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The best of The Spinoff this week

Compiling the best reading from your friendly local website.

Madeleine Chapman: A harrowing report from the Max Key VIP experience

“’You paid to be here? That’s crazy.’

The young man laughed as I hurriedly explained that no, I hadn’t paid $59 for a VIP ticket to Max Key’s DJ gig, my work had. It didn’t matter to him, the damage was done.

‘All you had to say was ‘I’ll hook up with you’.’”

Alex Casey: ‘So there was this guy masturbating on the bus…’ Why women are talking about dealing with bad dudes for a new TVNZ series

“We definitely didn’t want it to be like a serious wanky art film. I wanted to be able to tell these stories in a very palatable way, and there’s a fine line between making fun of it and also making it light enough for someone who isn’t as open-minded to accept it. We couldn’t think of a better way to do that than through animation. People are really scared to be confronted by a victim, I think.”

Tao Lin: No more excuses: Why your attempts to deny the gender pay gap just won’t wash

“In New Zealand, many of the highest paid roles are in the IT industry, which is male dominated. Senior leadership and governance roles are overwhelmingly filled by men: NZX figures show just 17% of publicly-listed company directors are female, a number that failed to improve between 2015 and 2016. There is one female CEO in all the companies on the NZX 50.”

Emily Writes: Dispatches from a long night featuring vomit

“I turned the light on in the baby’s room to see my husband catching spew in his hand. I was still waking up so it took me a second to grab a towel as the vomit dripped through his fingers. I scooped up the baby and pulled off his top which was now covered in puke. My husband’s back gave out as he tried to get up from the slippery vomit-covered bed. He lay groaning in the sick as the baby began to giggle. A sleepy Eddie turned up at the door – ‘Why’d you do sick out your mouf?’ he asked me.”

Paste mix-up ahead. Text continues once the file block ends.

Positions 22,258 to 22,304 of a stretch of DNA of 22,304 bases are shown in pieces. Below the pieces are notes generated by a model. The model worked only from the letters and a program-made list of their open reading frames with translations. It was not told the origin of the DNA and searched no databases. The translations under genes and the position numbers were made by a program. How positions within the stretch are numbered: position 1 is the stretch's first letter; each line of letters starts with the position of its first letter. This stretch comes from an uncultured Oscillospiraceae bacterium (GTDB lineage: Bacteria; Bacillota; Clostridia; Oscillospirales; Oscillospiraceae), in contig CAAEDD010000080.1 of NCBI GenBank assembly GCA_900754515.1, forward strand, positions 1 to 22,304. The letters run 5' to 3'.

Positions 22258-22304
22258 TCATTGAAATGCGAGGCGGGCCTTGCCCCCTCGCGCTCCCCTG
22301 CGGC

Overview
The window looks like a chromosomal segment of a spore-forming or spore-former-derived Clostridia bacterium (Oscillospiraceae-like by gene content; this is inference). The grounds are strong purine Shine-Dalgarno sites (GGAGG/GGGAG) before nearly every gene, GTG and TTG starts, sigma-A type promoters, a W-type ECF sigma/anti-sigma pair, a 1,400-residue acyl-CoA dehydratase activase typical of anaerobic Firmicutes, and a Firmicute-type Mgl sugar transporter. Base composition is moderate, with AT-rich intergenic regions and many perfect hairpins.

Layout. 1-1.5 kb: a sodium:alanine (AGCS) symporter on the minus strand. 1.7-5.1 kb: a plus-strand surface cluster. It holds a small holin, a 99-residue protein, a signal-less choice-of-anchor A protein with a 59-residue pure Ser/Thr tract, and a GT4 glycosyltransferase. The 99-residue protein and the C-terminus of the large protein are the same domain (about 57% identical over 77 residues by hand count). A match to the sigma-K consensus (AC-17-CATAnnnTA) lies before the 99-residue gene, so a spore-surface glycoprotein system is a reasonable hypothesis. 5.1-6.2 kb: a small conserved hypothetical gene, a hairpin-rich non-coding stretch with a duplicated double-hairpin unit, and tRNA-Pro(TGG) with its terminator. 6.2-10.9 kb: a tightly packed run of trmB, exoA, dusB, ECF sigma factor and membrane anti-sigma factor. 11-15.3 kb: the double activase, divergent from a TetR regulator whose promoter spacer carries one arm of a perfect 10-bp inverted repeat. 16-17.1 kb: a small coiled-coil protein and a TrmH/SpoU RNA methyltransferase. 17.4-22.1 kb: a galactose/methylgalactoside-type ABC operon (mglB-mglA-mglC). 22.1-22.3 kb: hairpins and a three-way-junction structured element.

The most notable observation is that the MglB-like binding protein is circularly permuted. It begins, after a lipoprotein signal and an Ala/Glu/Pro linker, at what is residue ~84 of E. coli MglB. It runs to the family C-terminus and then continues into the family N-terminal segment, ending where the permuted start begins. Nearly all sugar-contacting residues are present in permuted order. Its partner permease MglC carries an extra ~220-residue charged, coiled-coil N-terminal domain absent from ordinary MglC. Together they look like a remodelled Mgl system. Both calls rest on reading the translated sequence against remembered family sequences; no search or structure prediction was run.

Simon Wilson: Why does government want to push a new expressway through Auckland without proving the need?

“Besides, perennial agitator Penny Bright got in early to help focus their minds. She’d been denied speaking rights, so she jumped up and made a speech about how she had called the police to arrest Darby because he was breaking the law in not letting her speak, and she had also called in the Serious Fraud Office because the council had allowed a $600 million investment in Tamaki to disappear.

Darby adjourned the meeting and they went to get a cup of tea, except Cr Greg Sayers, who is new and was sitting near Bright and didn’t know to get away quickly. She talked on, he listened, nodding and nodding. Eventually she sat down quietly and the meeting started again. The police didn’t come. Nor did the SFO. We’ll watch that space with interest.”

The Spinoff: A 2am Facebook Messenger conversation between comedians Rose Matafeo and Alice Snedden

“Like, if I hear another fucking dude talk about how his influences are Louis or Hicks I will genuinely blow my brains out. When do you ever hear men who do comedy talk about any of their influences being women?”

Ben Thomas: Bill English’s super shift is a minor triumph – and lights a fuse for the ages

“It’s no surprise politicians have concluded the exact right time to turn off the spigot to the current retirement age is about the same time the biggest cohort of voters doesn’t need it any more. And a future government can always reintroduce stoats and rats if millennials need protein between the ages of 65 and 66.”

Eva McGauley: ‘This is what it’s like for us’ – a teenager on Wellington College Facebook comments and rape culture

“For teenagers, rape culture is inescapable. It is normal to see boys watching or distributing porn in the back of the classroom at school. It is normal to be scared walking down the street. It is normal to walk into a cafe and see a bunch of college boys and leave to avoid being harassed.

This is normal but it should not be.”

Martine Udahemuka: Why are we afraid to even talk about performance pay for teachers?

“New Zealand has too many schools that have failed to meet minimum performance benchmarks, some for more than a decade. The New Zealand Initiative uncovered this uncomfortable truth in our previous work.

So as a parent, how can you be sure that your child is not in one of these schools? Or better yet, how do you know if your child’s teacher is effective? Surely teachers reading this can too think of a peer or two who could do more to pull their weight.

But for some reason juxtaposing teachers and performance rewards seems to always get people’s backs up.”


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